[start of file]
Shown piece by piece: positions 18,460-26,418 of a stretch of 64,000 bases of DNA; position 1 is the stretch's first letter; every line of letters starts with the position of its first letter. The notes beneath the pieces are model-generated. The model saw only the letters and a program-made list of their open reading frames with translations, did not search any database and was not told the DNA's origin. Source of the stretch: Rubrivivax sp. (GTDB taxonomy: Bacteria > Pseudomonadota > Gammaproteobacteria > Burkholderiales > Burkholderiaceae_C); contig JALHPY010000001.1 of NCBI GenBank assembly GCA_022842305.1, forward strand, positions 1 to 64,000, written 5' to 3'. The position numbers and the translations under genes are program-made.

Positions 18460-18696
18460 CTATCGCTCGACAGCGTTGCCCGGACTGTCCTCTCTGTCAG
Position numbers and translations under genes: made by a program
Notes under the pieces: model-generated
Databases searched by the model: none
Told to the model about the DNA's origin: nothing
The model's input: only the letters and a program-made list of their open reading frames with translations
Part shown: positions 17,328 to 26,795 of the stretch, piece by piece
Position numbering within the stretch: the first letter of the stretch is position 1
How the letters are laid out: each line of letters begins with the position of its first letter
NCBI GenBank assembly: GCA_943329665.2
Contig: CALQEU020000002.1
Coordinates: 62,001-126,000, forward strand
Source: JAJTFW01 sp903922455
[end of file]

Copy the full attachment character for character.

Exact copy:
Shown piece by piece: positions 18,460-26,418 of a stretch of 64,000 bases of DNA; position 1 is the stretch's first letter; every line of letters starts with the position of its first letter. The notes beneath the pieces are model-generated. The model saw only the letters and a program-made list of their open reading frames with translations, did not search any database and was not told the DNA's origin. Source of the stretch: Rubrivivax sp. (GTDB taxonomy: Bacteria > Pseudomonadota > Gammaproteobacteria > Burkholderiales > Burkholderiaceae_C); contig JALHPY010000001.1 of NCBI GenBank assembly GCA_022842305.1, forward strand, positions 1 to 64,000, written 5' to 3'. The position numbers and the translations under genes are program-made.

Positions 18460-18696
18460 CTATCGCTCGACAGCGTTGCCCGGACTGTCCTCTCTGTCAG
Position numbers and translations under genes: made by a program
Notes under the pieces: model-generated
Databases searched by the model: none
Told to the model about the DNA's origin: nothing
The model's input: only the letters and a program-made list of their open reading frames with translations
Part shown: positions 17,328 to 26,795 of the stretch, piece by piece
Position numbering within the stretch: the first letter of the stretch is position 1
How the letters are laid out: each line of letters begins with the position of its first letter
NCBI GenBank assembly: GCA_943329665.2
Contig: CALQEU020000002.1
Coordinates: 62,001-126,000, forward strand
Source: JAJTFW01 sp903922455